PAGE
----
Please login or register to print this page.

Clinical Articles, News & Views

New oral anticoagulants eclipse warfarin in cost savings

Usage of the new oral anticoagulants (NOACs), dabigatran, rivaroxaban, and apixaban, may be associated with lower medical costs (excluding drug costs) relative to warfarin, according to results from the RE-LY, ROCKET-AF, and ARISTOTLE clinical trials. These were presented at the American College of Cardiology’s (ACC’s) 61st Annual Scientific Session, held recently in Chicago.

The study aimed to evaluate the medical cost reductions associated with the use of individual NOACs instead of warfarin from the US payer perspective.  Rates for efficacy and safety clinical events for warfarin were estimated as the weighted averages from the RE-LY, ROCKET-AF and ARISTOTLE trials, and the rates of clinical events for NOACs were calculated using the hazard ratios from the original trials.

Incremental medical costs to a US health payer of an AF patient experiencing a clinical event during one year following the event were obtained from published literature and inflation adjusted to 2010 cost levels. Medical costs, excluding drug costs, were evaluated and compared for each NOAC vs warfarin. Sensitivity analyses were conducted to determine the influence of variations in clinical event rates and incremental costs on the medical cost reduction.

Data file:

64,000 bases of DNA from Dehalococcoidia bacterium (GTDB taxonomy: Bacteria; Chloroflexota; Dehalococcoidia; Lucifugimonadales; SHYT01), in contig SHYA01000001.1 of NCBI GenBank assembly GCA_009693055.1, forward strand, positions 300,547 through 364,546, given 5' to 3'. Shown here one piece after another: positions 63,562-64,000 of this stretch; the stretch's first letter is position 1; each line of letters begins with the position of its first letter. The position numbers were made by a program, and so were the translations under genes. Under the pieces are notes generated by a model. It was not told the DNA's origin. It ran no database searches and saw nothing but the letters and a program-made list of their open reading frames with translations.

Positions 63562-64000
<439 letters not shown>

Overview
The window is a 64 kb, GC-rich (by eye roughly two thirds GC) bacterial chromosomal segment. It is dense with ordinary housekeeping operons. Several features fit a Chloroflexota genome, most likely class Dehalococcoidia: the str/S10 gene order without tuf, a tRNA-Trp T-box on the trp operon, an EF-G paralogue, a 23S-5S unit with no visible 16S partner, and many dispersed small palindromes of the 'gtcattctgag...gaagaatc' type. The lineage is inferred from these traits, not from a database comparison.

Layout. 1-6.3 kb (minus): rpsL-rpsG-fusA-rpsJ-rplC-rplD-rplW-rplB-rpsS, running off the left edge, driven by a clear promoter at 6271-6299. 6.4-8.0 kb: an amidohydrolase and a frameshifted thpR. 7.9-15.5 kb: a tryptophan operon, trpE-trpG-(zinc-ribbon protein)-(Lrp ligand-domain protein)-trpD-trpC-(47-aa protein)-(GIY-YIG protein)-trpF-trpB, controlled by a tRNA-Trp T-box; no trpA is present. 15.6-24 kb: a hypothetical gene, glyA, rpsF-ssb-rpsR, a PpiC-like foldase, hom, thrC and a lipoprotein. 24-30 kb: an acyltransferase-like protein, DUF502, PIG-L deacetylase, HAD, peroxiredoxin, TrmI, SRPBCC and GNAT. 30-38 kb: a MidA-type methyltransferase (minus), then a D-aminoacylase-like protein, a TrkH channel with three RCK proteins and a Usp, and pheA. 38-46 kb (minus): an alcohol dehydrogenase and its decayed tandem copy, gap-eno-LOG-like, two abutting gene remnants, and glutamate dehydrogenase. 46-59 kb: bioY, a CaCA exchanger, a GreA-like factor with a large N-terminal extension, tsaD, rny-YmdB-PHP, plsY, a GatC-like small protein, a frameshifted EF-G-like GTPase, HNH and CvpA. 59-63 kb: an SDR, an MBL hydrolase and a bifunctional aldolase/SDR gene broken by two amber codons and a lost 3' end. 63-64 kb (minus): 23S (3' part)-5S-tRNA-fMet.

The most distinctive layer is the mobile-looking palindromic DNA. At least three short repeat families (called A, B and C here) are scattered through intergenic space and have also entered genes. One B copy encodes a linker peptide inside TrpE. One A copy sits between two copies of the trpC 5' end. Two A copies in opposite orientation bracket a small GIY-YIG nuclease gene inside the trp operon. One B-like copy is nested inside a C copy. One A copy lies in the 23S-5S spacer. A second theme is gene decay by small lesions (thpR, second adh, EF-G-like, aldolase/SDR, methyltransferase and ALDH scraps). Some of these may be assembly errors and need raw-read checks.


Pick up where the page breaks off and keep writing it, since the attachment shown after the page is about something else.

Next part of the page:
Per patient year, the total medical cost reduction associated with NOAC use instead of warfarin was estimated to be $439, $62, and $133 for apixaban, dabigatran and rivaroxaban, respectively. For apixaban, cost avoidance was driven by the reduction in major bleeding ($223) and haemorrhagic stroke ($110), with smaller contributions from myocardial infarction ($55) and ischaemic or uncertain type of stroke (IS) ($32); for dabigatran, cost avoidance came from reductions in haemorrhagic stroke ($166) and IS ($97), but with increased costs from MI ($175) and major bleeding ($26). For rivaroxaban, cost avoidance came from haemorrhagic stroke ($92) and MI ($88), but with increased costs from major bleeding ($87).

References

1 Deitelzweig S, Amin A, Jing Y, Makenbaeva D, Wiederkehr D, Lin J, Graham J.  Medical cost reductions associated with the usage of novel oral anticoagulants vs warfarin among atrial fibrillation patients, based on the RE-LY, ROCKET-AF, and ARISTOTLE trials. Journal of Medical Economics 2012;Print: Pages 1–10. doi:10.3111/13696998.2012.680555

Published on: April 18, 2012

Members Area

Log in or Register now.

SEARCH THE SITE

RSS FEED

Subscribe to our RSS feed
home

GET EXCLUSIVE UPDATES

Sign up for our regular email newsletters & be the first to know about fresh articles and site updates.

RECENT COMMENTS

    None Found

ENDORSED BY

  • ArrhythmiaAlliance
  • Stars
  • Anticoagulation Europe
  • Atrial Fibrillation Association
 

You are not logged in

You need to be a member to print this page.
Sign up for free membership, or log in.

You are not logged in

You need to be a member to download PDF's.
Sign up for free membership, or log in.